Graphic by Ariella Mayer ('23)

Our parsha begins with the enthralling tale of the birth of the twin sons of Rivka and Yitzchak and concludes with the drama of the blessing "stolen" by Yaakov. Yet the center of our parsha is filled with a rather boring and prosaic interlude describing three wells dug by Yitzchak and the ensuing clashes between him and the Plishtim. Why waste the space to describe an economic clash that seems to have no moral, religious, or interest value?
Isaac named the first well Essek because of the strife it caused between him and his Grari hosts, while he named the second Sitna due to the enmity it unleashed between them. The third well, however, caused no hard feelings and in fact, brought peace. It was thus named Rechovot, meaning capaciousness and spaciousness.

Why did the third well not incur the same contention that the earlier two had wrought? How do we account for the inexplicable change in the relationship between Yitzchak and the Plishtim after the third well? 
Rabbi Norman Lamm quotes the suggestion of Rabbi Joseph M. Baumol, who points to a critical difference between the digging of the first two wells versus the digging of the third. The first two wells were dug by the servants of Yitzchak, as the Torah recounts, “Vayachperu avdei Yitzchak”, and again for the second well, “vayachperu be'er acheret.” However, the third well was dug by Yitzchak himself: "vayachpor be'er acheret.” It is this seemingly insignificant difference between the involvement of Yitzchak in the digging of the wells that accounts for the diametrically opposing responses of the Plishtim to him and his endeavors.

A successful relationship can only be achieved when one engages himself, when he participates fully, dedicates his totality to its success and personally gets involved. Relegating his responsibility to others, even his own agents and servants, can result in misunderstandings and miscommunications, thereby leading to strife and contention. Only after Yitzchak himself got involved and personally engaged his energies, could the people of Grar see what a tzaddik they had in their midst.

This message is particularly poignant as we usher in the month of Kislev, in which we celebrate the victory of a small band of Chashmonaim who took upon themselves the onus of personally fighting for the sanctity and survival of Judaism. Be it for our national survival, success with our children, our students, school or business, the take-away is simple. Nobody can do it like you! Get involved, get personal.

Chodesh Tov and Shabbat Shalom,
Mrs. Ora Lee Kanner
Superb Senior Sunrise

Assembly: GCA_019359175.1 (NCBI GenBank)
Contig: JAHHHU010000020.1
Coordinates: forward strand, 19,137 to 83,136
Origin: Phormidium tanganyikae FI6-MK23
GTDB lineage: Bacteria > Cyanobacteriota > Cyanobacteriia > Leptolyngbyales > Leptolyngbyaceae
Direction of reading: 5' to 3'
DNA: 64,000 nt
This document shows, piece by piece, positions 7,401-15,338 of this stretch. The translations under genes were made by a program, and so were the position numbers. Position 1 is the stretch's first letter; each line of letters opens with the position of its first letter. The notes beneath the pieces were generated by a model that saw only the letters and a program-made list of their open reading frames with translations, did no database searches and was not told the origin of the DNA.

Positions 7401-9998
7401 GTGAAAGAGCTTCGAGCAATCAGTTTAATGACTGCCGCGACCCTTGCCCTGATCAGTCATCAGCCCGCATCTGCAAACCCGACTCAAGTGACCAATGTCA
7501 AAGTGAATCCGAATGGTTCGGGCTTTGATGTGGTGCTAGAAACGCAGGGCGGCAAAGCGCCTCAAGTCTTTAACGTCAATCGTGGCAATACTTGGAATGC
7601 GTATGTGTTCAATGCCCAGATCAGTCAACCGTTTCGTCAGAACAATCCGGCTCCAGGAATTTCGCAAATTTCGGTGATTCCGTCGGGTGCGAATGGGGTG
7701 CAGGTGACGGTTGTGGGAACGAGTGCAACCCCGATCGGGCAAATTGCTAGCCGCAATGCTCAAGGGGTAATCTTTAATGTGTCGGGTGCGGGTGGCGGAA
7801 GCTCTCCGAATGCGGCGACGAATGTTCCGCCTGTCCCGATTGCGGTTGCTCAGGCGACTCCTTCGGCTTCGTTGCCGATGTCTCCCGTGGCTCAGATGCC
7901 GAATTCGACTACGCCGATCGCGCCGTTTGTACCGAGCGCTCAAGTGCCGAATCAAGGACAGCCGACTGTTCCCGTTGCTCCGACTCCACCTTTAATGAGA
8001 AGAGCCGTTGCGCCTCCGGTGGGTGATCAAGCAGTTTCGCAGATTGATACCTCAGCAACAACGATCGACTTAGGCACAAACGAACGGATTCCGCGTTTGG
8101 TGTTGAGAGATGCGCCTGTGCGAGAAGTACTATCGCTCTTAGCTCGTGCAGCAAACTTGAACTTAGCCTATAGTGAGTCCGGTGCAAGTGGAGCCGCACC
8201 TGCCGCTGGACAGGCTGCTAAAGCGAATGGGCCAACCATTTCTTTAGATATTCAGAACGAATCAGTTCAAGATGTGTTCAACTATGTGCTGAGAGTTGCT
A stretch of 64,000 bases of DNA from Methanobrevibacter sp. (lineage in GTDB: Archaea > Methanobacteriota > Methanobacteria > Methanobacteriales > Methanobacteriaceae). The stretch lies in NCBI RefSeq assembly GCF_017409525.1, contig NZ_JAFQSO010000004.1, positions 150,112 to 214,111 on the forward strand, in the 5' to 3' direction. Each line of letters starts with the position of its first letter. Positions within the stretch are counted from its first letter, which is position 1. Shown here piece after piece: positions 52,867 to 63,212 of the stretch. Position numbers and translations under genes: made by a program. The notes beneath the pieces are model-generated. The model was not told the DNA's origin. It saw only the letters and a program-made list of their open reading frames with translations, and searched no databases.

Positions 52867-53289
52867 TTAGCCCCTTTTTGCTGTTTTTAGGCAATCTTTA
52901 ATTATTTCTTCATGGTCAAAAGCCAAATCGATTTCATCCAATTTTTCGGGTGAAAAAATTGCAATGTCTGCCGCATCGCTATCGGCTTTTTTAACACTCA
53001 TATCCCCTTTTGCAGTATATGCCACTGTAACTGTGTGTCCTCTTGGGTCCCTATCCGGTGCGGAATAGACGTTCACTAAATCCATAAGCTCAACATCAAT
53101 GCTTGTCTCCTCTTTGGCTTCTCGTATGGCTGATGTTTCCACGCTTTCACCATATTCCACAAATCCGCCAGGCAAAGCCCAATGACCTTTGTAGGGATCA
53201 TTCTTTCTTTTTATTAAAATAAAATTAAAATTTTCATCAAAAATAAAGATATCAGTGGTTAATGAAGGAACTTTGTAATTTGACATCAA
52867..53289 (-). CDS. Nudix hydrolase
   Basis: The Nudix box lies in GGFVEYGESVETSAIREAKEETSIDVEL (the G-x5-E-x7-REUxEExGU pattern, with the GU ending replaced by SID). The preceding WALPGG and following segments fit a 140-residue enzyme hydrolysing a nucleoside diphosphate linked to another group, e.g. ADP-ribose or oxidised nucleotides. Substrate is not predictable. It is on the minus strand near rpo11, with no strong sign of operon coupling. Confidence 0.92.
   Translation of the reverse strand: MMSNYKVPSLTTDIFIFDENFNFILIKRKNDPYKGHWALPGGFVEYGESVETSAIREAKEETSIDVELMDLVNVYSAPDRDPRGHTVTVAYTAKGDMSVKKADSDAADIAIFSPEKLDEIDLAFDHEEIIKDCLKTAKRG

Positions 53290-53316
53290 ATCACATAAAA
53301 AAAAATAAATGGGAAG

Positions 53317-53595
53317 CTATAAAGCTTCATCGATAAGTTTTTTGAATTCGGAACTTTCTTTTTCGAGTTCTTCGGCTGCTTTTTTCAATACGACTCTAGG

KYHS class of ‘22 Joins Together for Sunrise Tefillah at the Beach
Graphic by Rebecca Adler ('23)
There are several exciting opportunities for seniors at KYHS that students look forward to throughout their high school years. This past Friday, we had the annual Senior Sunrise Shacharit Minyan, one of the most awaited senior-year events. On Thursday night, seniors set their alarm clocks to go off extra early. Without any sunlight in sight, we drove to the Red Reef Park beach pavilion to daven as we watched the sun rise. As Hailey Gately (‘22) remarked, “Senior sunrise was such a beautiful way to connect with Hashem and to spend time with our whole grade! The davening was so peaceful and an amazing way to start my day.”

After davening at the beach, the girls went to Mrs. Perl’s house and the boys went to Rabbi Wolk’s house. At each house, there was delicious breakfast and a d‘var torah given. For the boys, Rabbi Sugerman shared an inspirational message about ways to see Hashem through looking at the beauty of nature. For the girls, Mrs. Kanner gave an inspiring shiur about the parsha, Parshat Chayei Sarah, explaining the message behind the challah, candles, and shechina that Sarah and Rachel Imeinu merited. Students enjoyed getting to spend time with their teachers and peers while hearing these beautiful Torah ideas. Thank you to Rabbi Wolk and Mrs. Hochner for planning such an incredible morning! 

Article by Rebecca Henner ('22)
Attention: You Are Approaching a Sky Zone
Freshmen Go On Exciting Outings to Sky Zone and Water Sports
Graphic by Abby Rosenthal ('23)

This past week, the entire ninth grade went on an exciting outing. The girls went to LTS, a tubing, wakeboarding, and watersports center. “It was a bonding experience and it was a great opportunity for all of us to get to know each other better,” said Emma Seghi (‘25). The freshman girls were split into groups of people that they do not have many classes with so that they would have a chance to spend time with people who they do not spend most of a regular school day with. The tubing was fun and refreshing and an amazing experience to learn more about each other. Leila Samuels (‘25) remarked, “this event brought me closer to people who I might not have spent time with otherwise.”